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I have a 70V (Pyle PMX3500PH) connected to six speakers drawing 30W each connected through an OSD volume control (SVC 300). Since it's a transformer-based volume control, when you turn it all the way down, I am assuming that this appears to the amplifier as if there is zero load on the amplifier. With zero load, then you essentially have a voltage differential but no current coming out of the amplifier.

Is it bad for the equipment to leave the amplifier running with music playing through it, and have the volume all the way down (zero load on the amplifier) or should we turn off the amplifier every night? Does having the volume all the way down look like an open circuit with infinite impedance on it?

EDIT: For more clarity based on comments: The question is based around having a centralized amp in an inconvenient location, with a volume control knob placed in each room that can control the audio level. If all of the volume controls are set to zero, then there is effectively zero load and zero current. (obviously ignoring leakage here). So is there a fundamental problem with running an amplifier without a load (does it cause some sort of issue with the transformer on the amplifier itself).

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  • \$\begingroup\$ In general, you should turn stuff off if you aren't using it. \$\endgroup\$
    – JRE
    Commented Oct 15, 2022 at 12:18
  • \$\begingroup\$ What precautions are written in the user guide for the amplifier? Have you heard of global warming? What is a transformer-based volume control? \$\endgroup\$
    – Andy aka
    Commented Oct 15, 2022 at 13:51
  • \$\begingroup\$ The question is based around having a centralized amp in an inconvenient location, with a volume control knob placed in each room that can control the audio level. If all of the volume controls are set to zero, then there is effectively zero load and zero current. (obviously ignoring leakage here). So is there a fundamental problem with running an amplifier without a load (does it cause some sort of issue with the transformer on the amplifier itself). \$\endgroup\$ Commented Oct 15, 2022 at 14:18
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    \$\begingroup\$ Not sure what you care about. You will save power if you turn off the amp. The amp will have appreciable consumption while powered on, even if the output is silent. Some things may last longer at a constant elevated temperature rather than constant thermal cycling of being turned on and off. But other things (electrolytic caps) will probably last longer if they are kept at lower temperatures. On balance, I would say turn it off if you can, but if you can't I doubt it will cause a dramatic shortening of its lifetime. \$\endgroup\$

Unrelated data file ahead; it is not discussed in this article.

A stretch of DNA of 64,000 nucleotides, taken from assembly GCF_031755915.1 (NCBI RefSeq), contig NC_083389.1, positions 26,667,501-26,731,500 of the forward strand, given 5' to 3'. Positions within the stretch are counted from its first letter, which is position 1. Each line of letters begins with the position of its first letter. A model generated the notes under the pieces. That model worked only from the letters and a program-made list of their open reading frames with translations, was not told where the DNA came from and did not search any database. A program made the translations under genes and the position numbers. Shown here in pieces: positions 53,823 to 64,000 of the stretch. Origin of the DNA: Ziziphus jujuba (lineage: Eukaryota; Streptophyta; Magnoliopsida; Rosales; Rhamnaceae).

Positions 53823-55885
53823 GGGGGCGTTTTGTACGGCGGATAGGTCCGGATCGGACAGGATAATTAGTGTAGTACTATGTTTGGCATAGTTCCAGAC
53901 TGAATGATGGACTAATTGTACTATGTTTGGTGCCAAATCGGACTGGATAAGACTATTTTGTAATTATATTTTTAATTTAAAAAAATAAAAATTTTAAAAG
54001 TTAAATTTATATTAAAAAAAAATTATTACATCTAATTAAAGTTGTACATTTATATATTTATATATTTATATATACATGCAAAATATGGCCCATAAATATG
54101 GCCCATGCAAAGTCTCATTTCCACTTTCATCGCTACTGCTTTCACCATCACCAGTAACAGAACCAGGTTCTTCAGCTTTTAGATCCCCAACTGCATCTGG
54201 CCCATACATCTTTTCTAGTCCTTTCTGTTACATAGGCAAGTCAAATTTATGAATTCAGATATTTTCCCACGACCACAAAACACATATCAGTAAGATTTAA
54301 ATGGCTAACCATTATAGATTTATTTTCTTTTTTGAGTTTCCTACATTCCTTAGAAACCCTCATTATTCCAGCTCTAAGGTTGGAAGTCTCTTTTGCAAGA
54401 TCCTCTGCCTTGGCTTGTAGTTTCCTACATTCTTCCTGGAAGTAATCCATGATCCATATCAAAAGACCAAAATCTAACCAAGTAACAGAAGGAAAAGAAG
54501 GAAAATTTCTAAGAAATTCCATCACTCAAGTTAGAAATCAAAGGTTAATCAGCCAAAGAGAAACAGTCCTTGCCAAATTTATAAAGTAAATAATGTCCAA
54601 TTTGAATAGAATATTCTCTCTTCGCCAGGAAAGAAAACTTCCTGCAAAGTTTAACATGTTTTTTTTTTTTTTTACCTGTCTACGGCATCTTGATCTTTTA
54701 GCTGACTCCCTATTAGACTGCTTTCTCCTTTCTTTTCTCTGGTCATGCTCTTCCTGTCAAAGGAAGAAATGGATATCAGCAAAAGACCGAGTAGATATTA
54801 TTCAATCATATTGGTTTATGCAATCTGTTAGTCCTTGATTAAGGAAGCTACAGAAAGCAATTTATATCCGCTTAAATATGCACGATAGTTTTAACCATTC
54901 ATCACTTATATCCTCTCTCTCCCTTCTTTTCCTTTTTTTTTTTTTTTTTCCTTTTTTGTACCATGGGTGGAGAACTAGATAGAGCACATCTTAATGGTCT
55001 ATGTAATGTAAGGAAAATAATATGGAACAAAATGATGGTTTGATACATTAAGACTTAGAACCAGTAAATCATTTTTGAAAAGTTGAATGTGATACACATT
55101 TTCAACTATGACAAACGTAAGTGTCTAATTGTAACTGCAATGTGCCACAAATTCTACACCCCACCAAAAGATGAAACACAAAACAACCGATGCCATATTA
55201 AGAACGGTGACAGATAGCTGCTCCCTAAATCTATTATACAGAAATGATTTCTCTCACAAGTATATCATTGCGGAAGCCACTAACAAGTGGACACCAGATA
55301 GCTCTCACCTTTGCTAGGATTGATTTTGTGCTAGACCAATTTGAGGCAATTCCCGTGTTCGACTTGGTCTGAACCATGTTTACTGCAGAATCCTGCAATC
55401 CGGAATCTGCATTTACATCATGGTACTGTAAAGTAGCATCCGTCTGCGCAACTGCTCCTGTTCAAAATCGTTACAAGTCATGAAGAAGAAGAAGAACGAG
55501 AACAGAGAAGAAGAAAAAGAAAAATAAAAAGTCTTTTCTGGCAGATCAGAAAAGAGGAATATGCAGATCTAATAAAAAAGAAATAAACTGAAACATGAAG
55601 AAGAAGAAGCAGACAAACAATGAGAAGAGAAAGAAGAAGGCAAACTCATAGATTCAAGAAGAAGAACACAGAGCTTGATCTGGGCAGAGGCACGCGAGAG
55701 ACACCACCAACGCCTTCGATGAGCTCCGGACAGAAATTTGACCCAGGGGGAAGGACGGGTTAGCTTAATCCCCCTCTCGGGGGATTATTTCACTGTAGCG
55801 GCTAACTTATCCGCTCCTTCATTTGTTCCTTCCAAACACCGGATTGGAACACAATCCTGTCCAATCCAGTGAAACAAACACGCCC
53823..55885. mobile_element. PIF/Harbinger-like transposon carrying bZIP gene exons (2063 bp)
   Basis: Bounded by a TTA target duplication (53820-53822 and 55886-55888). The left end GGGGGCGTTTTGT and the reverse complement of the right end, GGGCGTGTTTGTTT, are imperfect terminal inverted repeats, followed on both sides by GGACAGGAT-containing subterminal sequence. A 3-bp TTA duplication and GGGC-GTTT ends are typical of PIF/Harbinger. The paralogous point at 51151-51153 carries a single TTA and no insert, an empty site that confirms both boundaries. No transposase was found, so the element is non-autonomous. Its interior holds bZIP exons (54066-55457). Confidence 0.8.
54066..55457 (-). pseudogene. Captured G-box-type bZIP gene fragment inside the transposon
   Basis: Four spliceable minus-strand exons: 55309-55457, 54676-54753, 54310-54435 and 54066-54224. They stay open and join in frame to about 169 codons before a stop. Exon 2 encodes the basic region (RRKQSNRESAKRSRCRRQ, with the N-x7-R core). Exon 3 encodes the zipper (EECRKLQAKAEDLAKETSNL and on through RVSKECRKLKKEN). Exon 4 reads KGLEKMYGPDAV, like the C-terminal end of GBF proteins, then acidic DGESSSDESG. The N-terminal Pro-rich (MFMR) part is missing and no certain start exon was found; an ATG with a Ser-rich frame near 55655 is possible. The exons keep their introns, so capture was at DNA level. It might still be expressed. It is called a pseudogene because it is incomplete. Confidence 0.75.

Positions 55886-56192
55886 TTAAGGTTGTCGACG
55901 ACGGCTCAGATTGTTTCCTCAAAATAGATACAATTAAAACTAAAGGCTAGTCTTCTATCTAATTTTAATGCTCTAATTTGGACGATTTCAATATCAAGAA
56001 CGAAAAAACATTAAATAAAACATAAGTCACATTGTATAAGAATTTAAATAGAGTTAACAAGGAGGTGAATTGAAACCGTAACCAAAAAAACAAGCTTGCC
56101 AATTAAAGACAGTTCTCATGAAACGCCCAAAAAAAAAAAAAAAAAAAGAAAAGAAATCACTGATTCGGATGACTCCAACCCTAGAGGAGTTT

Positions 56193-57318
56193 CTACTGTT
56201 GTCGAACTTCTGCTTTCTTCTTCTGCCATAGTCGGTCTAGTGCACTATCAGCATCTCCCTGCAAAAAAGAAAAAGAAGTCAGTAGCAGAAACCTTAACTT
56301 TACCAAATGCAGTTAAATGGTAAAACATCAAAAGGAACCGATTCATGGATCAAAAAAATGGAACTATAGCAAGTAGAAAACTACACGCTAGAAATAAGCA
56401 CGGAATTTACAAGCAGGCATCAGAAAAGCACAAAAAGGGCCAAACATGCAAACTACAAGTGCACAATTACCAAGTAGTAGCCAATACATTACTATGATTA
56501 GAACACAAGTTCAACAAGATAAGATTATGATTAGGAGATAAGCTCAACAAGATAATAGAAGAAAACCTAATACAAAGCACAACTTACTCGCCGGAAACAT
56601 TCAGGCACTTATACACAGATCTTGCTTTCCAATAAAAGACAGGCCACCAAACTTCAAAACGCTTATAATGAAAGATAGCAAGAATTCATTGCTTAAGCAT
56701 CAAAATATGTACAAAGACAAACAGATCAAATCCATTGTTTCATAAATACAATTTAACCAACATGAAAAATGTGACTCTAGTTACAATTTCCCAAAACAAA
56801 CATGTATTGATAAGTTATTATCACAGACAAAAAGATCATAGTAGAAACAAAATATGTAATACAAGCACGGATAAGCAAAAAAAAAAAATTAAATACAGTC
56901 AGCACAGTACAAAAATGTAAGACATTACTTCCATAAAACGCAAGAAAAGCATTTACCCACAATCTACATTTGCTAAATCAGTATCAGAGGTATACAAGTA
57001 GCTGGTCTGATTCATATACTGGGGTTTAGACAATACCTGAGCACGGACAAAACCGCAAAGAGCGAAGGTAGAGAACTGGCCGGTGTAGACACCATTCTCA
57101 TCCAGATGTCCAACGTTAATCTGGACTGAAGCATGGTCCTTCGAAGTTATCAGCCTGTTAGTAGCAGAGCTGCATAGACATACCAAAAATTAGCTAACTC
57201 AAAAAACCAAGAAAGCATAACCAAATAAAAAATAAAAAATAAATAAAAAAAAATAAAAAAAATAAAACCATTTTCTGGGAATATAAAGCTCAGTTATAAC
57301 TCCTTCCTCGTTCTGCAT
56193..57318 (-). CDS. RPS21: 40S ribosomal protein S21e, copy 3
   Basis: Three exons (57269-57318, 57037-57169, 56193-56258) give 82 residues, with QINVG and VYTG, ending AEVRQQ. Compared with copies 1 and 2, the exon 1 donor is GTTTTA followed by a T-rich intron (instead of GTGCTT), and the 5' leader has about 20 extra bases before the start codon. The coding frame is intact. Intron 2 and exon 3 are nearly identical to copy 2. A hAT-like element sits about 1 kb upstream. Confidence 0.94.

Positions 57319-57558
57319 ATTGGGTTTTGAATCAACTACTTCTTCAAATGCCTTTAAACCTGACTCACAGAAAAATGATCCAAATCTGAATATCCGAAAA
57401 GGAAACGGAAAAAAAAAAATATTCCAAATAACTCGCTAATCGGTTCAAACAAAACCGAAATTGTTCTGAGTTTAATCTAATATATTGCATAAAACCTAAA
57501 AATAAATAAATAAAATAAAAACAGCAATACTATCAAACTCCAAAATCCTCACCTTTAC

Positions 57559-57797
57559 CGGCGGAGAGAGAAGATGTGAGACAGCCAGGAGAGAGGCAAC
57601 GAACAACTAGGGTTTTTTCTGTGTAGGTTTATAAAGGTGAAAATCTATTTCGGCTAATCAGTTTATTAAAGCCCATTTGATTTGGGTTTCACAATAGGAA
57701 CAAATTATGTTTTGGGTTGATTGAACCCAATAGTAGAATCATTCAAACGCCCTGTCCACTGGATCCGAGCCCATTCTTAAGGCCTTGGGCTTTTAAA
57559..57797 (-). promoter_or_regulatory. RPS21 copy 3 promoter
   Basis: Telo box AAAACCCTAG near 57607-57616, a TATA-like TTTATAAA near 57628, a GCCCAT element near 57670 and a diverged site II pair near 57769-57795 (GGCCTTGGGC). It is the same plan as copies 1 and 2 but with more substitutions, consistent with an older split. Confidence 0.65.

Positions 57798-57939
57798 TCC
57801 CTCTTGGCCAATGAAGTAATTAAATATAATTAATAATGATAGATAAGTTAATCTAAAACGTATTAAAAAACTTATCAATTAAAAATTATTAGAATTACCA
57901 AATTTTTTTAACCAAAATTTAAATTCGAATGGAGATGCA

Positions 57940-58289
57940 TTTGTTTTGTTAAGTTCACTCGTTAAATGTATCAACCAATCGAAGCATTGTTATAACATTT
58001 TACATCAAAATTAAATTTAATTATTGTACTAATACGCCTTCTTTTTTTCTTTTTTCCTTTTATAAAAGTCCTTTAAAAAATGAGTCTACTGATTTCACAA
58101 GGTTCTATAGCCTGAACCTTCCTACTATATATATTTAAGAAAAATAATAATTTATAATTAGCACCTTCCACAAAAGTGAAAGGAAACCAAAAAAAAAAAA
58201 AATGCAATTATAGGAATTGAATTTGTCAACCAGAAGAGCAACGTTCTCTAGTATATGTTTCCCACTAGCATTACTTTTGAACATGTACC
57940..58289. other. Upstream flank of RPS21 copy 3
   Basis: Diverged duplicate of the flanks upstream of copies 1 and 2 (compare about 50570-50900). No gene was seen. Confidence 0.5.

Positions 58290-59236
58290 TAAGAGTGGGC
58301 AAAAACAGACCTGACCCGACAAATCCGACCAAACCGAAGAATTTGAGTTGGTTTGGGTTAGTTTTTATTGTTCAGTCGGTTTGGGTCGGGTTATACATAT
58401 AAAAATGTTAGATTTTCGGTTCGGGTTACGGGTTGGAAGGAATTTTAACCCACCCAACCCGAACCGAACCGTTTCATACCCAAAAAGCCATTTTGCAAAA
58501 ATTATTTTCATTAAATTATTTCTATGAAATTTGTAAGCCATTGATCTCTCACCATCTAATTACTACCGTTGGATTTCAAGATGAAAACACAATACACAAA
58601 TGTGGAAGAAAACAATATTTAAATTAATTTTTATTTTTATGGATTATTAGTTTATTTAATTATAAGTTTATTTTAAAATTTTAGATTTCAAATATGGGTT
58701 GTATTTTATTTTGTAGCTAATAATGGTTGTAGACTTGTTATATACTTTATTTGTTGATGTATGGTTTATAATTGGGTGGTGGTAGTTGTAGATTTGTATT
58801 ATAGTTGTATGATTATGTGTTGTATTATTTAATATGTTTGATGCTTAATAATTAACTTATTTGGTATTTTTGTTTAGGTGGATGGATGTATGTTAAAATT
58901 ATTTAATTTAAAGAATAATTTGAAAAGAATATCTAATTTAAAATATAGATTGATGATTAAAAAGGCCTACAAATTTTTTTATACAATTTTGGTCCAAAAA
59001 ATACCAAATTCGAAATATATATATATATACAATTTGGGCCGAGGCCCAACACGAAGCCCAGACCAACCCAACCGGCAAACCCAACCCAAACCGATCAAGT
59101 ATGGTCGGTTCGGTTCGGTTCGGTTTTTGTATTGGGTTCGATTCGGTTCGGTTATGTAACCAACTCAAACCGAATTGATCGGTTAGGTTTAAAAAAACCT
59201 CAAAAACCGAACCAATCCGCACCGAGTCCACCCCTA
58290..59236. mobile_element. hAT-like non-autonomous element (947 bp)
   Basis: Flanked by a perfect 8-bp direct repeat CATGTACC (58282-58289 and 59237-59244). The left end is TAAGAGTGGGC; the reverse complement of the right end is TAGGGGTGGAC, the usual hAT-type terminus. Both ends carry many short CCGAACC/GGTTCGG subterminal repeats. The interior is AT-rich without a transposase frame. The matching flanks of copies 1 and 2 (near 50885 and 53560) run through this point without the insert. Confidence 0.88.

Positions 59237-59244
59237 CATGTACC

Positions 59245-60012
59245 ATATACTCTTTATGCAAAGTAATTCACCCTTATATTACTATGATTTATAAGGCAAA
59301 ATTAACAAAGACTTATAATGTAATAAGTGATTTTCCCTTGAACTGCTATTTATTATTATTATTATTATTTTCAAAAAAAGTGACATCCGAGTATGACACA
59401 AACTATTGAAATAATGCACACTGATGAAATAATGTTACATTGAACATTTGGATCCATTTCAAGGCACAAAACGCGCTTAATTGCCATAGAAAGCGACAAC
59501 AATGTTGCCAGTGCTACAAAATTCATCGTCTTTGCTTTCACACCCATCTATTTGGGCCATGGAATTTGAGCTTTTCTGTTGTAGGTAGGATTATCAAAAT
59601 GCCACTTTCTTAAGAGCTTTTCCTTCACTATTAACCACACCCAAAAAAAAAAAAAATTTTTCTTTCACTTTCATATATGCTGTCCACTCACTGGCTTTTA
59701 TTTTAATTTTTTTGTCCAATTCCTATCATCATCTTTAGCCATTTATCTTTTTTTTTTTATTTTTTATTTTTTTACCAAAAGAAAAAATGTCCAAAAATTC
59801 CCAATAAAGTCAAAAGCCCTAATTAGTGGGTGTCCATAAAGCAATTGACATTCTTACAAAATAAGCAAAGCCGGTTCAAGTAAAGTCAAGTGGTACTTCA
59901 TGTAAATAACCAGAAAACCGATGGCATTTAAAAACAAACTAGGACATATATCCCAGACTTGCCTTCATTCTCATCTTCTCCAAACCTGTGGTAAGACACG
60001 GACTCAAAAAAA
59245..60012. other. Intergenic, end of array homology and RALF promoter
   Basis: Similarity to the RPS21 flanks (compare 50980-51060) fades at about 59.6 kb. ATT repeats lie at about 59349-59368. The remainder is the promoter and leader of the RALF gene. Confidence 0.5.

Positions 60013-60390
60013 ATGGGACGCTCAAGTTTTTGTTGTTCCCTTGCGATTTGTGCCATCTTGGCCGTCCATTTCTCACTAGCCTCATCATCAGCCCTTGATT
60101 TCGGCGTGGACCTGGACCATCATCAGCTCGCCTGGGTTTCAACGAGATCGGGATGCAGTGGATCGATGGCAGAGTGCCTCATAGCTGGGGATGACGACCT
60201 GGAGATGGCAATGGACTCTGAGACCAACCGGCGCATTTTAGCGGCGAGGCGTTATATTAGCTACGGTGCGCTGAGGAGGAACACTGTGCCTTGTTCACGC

– user57037
    Commented Oct 16, 2022 at 6:49
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    \$\begingroup\$ Any well designed amplifier will be happy with no load. I have encountered one amplifier once which started to oscillate and run very hot once the speakers where disconnected which the manual warned about. Expensive “audiophile” amp with garbage circuit design. \$\endgroup\$
    – winny
    Commented Oct 16, 2022 at 7:59

2 Answers 2

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The OSD volume control is a 12-step rotary switch / line matching transformer combination.

Here's the schematic of a representative 4-step control.

enter image description here

When turned all the way down, the transformer is disconnected from the line.

The line amplifier would be protected against open-circuit. Hence no damage would be caused to it when operated without a load.

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There are differences in "Volume Controls", you picked a good one. The SVC300 is an impedance-matching volume control that lets you adjust the volume of a pair of speakers independently of other speakers. It will keep a relative constant impedance load on your amplifier. The all resistor ones are in several configurations and many will not do that. Your choice of amplifiers is good, I could not find the idle power, it will only draw as much power as it needs. The higher the volume the more power it will use. The only thing I see missing is that it is not installed in my home.

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